In my last post, I covered the new form of consulting and moving from IT to a Product way of thinking. That's a fundamental mindset shift but what happens after (and if) you agree and want to start on the path?
The next important step is to begin understanding how to measure innovation and gauge your organization on where you stand on the scale.
Revisiting WHY this change to a product mindset is needed:
If you’ve been in corporate environments I’m sure you’re used to hearing about and discussing the relationship between business and IT, and more recently business and product and IT. This is how things were built for the last 50 years and will likely continue for the majority of organizations for a long time.
Question is "does this method work in today's hyper-competitive, fast paced world?"
Common conversations in corporate hallways:
"Let's run this by Product to see how it lines up with their goals and plans"
"Let's see how the IT team can work this into their plan"
"Business keeps pushing more and more features down our way.."
All valid points, but things are not changing. It's the same conversations over and over, year after year. Why do we keep doing the same thing and expect different results?
Even good organizational processes like OKRs seem to operate above the core problem level. They definitely make the existing process better but the root of the problem is the org structure.
Wait but we're Agile and Service Oriented!
You most likely hear this a lot, and perhaps repeat it yourself. Buzzwords like agile and service oriented, scrum and pizza teams are common in organizations BUT rarely are they practices correctly, or even understood.
As a good friend mentions "Agile for many people mean no planning", which is totally incorrect if people look at it this way.
How can we improve anything if we can't measure it?
Problem is, we don't have a good, agreed to way to measure productivity. We're well into the next evolution of software so we should be thinking and testing measurement techniques and metrics and gaining a common ground where there is data behind assumptions and goals and PR announcements.
Some good ways to measure productivity are:
1. Time between an idea to approval for a test
2. Time from approval to MVP and limited launch
3. Experiment creation time, measurement and decision.
4. Team size is going thru this process
5. Number of new product launches in org divided by product managers. (with product/project size taken into account)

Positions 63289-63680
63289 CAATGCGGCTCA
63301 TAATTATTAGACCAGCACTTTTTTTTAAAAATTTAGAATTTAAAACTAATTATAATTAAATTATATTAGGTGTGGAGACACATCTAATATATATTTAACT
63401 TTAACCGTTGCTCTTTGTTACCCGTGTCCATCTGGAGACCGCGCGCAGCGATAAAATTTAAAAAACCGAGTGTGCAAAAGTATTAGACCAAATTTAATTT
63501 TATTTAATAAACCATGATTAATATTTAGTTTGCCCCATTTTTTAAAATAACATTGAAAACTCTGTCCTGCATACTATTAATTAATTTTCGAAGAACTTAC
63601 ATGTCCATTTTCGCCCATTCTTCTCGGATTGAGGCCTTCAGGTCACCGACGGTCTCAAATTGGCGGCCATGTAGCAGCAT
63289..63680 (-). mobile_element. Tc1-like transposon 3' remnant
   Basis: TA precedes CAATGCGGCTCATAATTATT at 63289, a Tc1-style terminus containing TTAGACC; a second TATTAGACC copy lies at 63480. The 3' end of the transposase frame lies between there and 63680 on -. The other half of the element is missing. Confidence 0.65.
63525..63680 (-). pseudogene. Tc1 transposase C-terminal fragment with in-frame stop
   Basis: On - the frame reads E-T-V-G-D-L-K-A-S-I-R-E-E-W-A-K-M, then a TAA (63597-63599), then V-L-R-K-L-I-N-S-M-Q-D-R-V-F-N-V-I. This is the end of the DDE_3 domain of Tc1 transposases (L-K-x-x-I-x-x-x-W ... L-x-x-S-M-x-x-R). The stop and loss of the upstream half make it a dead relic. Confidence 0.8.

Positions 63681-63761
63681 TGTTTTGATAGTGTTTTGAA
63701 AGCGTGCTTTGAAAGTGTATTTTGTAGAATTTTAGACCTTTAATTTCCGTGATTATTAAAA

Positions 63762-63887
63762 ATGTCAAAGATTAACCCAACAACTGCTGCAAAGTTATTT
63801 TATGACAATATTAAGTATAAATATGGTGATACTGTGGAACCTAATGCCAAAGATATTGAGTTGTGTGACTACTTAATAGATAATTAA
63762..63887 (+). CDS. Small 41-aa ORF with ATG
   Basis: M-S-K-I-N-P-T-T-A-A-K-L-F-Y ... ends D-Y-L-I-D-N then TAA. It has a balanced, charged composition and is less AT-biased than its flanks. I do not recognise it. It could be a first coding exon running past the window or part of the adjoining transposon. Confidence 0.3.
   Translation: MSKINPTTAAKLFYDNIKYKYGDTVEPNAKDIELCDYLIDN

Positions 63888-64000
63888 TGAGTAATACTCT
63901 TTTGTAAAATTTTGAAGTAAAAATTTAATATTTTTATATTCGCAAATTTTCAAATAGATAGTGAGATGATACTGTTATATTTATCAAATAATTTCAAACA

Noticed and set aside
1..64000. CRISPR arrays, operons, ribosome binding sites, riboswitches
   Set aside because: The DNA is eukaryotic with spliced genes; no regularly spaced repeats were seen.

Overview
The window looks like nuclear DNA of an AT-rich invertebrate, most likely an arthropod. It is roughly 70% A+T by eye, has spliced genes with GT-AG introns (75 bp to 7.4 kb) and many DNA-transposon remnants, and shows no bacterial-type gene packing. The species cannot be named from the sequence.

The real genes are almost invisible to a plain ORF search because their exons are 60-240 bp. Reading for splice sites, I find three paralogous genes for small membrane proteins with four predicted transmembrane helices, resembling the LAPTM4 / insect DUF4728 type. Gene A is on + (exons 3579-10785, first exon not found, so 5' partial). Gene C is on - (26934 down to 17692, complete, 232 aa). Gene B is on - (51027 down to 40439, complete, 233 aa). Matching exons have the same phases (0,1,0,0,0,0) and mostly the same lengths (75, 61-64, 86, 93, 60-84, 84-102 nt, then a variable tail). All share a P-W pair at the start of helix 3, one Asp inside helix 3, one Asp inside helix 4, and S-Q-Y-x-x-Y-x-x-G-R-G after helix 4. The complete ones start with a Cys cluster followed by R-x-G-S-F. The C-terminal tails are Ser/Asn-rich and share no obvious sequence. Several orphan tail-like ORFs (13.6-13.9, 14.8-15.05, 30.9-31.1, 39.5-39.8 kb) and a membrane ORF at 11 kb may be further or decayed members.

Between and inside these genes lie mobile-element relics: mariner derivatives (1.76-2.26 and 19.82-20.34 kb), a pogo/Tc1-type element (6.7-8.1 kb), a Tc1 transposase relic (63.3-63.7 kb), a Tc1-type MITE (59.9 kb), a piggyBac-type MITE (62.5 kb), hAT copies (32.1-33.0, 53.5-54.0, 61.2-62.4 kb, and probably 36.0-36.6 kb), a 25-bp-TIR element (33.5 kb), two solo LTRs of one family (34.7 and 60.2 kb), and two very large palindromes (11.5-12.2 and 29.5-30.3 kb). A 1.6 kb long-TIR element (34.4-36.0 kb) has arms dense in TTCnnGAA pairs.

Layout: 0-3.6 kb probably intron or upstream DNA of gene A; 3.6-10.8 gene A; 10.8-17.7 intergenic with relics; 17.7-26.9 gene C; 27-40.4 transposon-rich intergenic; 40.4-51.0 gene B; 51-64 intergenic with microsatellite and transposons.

6. Number of review meetings needed to approve/reject a proposed ides or product.
There are many more metrics which can tell you about your organizations "velocity of innovation" but you have to be intentionally thinking about this and have executive buy-in and enforcement to start on the path to identify the metrics, implement systems to measure and start looking at how to improve.
The Velocity of Innovation with actual metrics should be a slide (or page) in every review and top of mind for the entire organization, and every team member should know how they contribute (positively or negatively)
Other key actions which can help organizations along this path:
• Do not separate your Product team from Business, this will only break down the flow of information, add complexity to the process of building products and ultimately hurt the organization.
• In a product-led organization IT should be a part of the product org not separate from it.
• Product org should own the delivery, launch and all other aspects of running the Product it is responsible for. This does not mean the teams are not fully collaborating and working together, just that there is a clear understanding of roles and ownership.
• Seriously try the “containerized team”, aka the Pizza-size team and how it can integrate into the horizontal knowledge bank of the company.
How do you measure the Velocity of Innovation in your organization? What metrics do you use?
I run a Startup Studio and Venture Lab in Orange County called InfiniVentures where we practice and make all the mistakes in finding our way to building products and companies using software and hardware.